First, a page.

“I know,” said Harry, lying back in his four-poster and staring at the canopy above him. “I don't get it either.”

 

 

CHAPTER EIGHT

THE DEATHDAY PARTY

 

October arrived, spreading a damp chill over the grounds and into the castle. Madam Pomfrey, the nurse, was kept busy by a sudden spate of colds among the staff and students. Her Pepperup potion worked instantly, though it left the drinker smoking at the ears for several hours afterward. Ginny Weasley, who had been looking pale, was bullied into taking some by Percy. The steam pouring from under her vivid hair gave the impression that her whole head was on fire.

Raindrops the size of bullets thundered on the castle windows for days on end; the lake rose, the flower beds turned into muddy streams, and Hagrid's pumpkins swelled to the size of garden sheds. Oliver Wood's enthusiasm for regular training sessions, however, was not dampened, which was why Harry was to be found, late one stormy Saturday afternoon a few days before Halloween, returning to Gryffindor Tower, drenched to the skin and splattered with mud.

Even aside from the rain and wind it hadn't been a happy practice session. Fred and George, who had been spying on the Slytherin team, had seen for themselves the speed of those new Nimbus Two Thousand and Ones. They reported that the Slytherin team was no more than seven greenish blurs, shooting through the air like missiles.

As Harry squelched along the deserted corridor he came across somebody who looked just as preoccupied as he was. Nearly Headless Nick, the ghost of Gryffindor Tower, was staring morosely out of a window, muttering under his breath, “...don't fulfill their requirements... half an inch, if that...”

“Hello, Nick,” said Harry.

“Hello, hello,” said Nearly Headless Nick, starting and looking round. He wore a dashing, plumed hat on his long curly hair, and a tunic with a ruff, which concealed the fact that his neck was almost completely severed. He was pale as smoke, and Harry could see right through him to the dark sky and torrential rain outside.

“You look troubled, young Potter,” said Nick, folding a transparent letter as he spoke and tucking it inside his doublet.

“So do you,” said Harry.

“Ah,” Nearly Headless Nick waved an elegant hand, “a matter of no importance... It's not as though I really wanted to join... Thought I'd apply, but apparently I 'don't fulfill requirements'.”

In spite of his airy tone, there was a look of great bitterness on his face.

“But you would think, wouldn't you,” he erupted suddenly, pulling the letter back out of his pocket, “that getting hit forty-five times in the neck with a blunt axe would qualify you to join the Headless Hunt?”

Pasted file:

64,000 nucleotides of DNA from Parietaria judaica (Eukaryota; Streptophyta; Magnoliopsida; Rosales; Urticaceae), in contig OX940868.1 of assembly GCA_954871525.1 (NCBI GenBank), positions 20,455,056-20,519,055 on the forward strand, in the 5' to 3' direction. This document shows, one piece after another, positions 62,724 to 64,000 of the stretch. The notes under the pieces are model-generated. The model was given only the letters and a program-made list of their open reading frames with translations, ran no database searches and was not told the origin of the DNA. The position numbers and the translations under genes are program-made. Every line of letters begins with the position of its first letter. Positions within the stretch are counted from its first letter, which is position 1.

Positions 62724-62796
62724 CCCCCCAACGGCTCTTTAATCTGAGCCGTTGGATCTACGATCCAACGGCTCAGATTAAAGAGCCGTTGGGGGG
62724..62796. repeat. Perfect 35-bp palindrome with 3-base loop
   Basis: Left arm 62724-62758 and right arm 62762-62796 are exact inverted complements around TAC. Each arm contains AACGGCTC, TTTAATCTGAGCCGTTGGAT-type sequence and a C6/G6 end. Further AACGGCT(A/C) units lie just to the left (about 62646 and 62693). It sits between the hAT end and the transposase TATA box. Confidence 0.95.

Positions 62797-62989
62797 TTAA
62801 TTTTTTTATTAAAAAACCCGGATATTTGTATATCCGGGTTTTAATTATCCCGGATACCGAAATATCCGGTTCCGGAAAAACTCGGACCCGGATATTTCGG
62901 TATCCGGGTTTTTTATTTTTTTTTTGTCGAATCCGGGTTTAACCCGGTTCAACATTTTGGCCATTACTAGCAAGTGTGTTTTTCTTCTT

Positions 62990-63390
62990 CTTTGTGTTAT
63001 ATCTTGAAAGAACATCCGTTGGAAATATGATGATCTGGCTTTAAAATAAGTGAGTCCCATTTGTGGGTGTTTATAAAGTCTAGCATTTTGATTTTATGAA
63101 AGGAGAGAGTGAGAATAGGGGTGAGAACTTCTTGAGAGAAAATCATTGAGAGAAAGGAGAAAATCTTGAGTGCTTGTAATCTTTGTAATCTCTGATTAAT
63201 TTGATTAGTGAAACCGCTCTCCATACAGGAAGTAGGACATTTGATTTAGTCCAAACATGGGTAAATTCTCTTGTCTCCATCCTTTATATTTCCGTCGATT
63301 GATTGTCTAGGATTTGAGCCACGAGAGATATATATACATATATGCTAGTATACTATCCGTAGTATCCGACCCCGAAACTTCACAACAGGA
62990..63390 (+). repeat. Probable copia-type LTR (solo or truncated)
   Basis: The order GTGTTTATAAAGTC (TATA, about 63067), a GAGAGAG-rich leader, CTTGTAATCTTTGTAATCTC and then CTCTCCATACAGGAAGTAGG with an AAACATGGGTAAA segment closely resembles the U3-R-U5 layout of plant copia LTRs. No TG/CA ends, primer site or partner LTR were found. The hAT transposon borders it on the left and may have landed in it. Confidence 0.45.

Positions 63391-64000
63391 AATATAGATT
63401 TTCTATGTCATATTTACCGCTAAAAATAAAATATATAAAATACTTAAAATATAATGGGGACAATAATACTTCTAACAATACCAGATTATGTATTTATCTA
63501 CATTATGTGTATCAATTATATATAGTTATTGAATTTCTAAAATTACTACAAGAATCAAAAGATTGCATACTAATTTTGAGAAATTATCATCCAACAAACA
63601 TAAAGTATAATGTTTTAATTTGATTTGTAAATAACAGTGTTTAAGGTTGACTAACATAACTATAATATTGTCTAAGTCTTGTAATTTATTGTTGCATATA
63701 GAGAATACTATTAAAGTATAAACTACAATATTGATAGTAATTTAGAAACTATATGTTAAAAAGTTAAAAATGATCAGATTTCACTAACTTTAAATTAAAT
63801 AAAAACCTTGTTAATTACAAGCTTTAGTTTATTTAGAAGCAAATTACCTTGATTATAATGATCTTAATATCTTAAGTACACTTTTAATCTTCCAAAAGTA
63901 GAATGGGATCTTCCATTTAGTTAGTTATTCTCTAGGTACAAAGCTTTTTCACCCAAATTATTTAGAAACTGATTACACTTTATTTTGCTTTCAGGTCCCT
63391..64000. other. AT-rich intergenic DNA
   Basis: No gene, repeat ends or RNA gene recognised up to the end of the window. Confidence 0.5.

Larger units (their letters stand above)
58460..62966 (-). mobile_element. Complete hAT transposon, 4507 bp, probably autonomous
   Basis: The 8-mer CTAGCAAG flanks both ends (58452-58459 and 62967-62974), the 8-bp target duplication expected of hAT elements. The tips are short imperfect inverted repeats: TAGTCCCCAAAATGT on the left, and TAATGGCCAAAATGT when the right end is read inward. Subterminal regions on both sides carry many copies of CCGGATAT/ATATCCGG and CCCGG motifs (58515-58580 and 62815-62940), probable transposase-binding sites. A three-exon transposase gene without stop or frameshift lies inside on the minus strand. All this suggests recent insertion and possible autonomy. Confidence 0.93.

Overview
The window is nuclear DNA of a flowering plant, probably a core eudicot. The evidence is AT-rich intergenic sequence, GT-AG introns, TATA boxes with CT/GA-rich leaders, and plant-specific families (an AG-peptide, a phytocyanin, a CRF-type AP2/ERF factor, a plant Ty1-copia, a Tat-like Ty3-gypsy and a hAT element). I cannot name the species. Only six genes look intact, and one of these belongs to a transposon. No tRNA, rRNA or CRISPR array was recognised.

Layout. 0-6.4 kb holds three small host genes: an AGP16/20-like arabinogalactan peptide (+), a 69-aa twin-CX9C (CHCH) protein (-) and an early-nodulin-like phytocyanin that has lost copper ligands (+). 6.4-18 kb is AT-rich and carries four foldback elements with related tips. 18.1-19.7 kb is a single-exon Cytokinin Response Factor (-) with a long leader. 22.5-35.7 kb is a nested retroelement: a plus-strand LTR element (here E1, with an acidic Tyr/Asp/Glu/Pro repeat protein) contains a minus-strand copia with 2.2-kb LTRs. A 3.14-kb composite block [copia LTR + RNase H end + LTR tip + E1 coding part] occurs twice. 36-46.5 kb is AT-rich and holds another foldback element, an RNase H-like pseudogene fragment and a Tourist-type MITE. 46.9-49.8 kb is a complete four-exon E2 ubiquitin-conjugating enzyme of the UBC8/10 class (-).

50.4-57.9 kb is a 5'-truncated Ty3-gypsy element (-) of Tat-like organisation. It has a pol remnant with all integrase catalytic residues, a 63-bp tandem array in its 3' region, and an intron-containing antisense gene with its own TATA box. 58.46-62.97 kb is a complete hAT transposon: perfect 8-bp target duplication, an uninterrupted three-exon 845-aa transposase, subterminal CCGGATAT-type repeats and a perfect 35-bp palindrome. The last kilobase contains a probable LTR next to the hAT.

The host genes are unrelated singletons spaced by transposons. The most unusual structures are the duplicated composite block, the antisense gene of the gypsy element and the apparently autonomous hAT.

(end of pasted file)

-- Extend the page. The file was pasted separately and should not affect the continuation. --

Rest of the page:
“Oh—yes,” said Harry, who was obviously supposed to agree.

“I mean, nobody wishes more than I do that it had all been quick and clean, and my head had come off properly, I mean, it would have saved me a great deal of pain and ridicule. However—” Nearly Headless Nick shook his letter open and read furiously: “'We can only accept huntsmen whose heads have parted company with their bodies. You will appreciate that it would be impossible otherwise for members to participate in hunt activities such as Horseback Head-Juggling and Head Polo. It is with the greatest regret, therefore, that I must inform you that you do not fulfill our requirements. With very best wishes, Sir Patrick Delaney-Podmore. '”

Fuming, Nearly Headless Nick stuffed the letter away.

“Half an inch of skin and sinew holding my neck on, Harry! Most people would think that's good and beheaded, but oh, no, it's not enough for Sir Properly Decapitated-Podmore.”

Nearly Headless Nick took several deep breaths and then said, in a far calmer tone, “So—what's bothering you? Anything I can do?”

“No,” said Harry. “Not unless you know where we can get seven free Nimbus Two Thousand and Ones for our match against Sly—”

The rest of Harry's sentence was drowned out by a high-pitched mewling from somewhere near his ankles. He looked down and found himself gazing into a pair of lamp-like yellow eyes. It was Mrs. Norris, the skeletal gray cat who was used by the caretaker, Argus Filch, as a sort of deputy in his endless battle against students.

“You'd better get out of here, Harry,” said Nick quickly. “Filch isn't in a good mood—he's got the flu and some third years accidentally plastered frog brains all over the ceiling in dungeon five. He's been cleaning all morning, and if he sees you dripping mud all over the place—”

“Right,” said Harry, backing away from the accusing stare of Mrs. Norris, but not quickly enough. Drawn to the spot by the mysterious power that seemed to connect him with his foul cat, Argus Filch burst suddenly through a tapestry to Harry's right, wheezing and looking wildly about for the rulebreaker. There was a thick tartan scarf bound around his head, and his nose was unusually purple.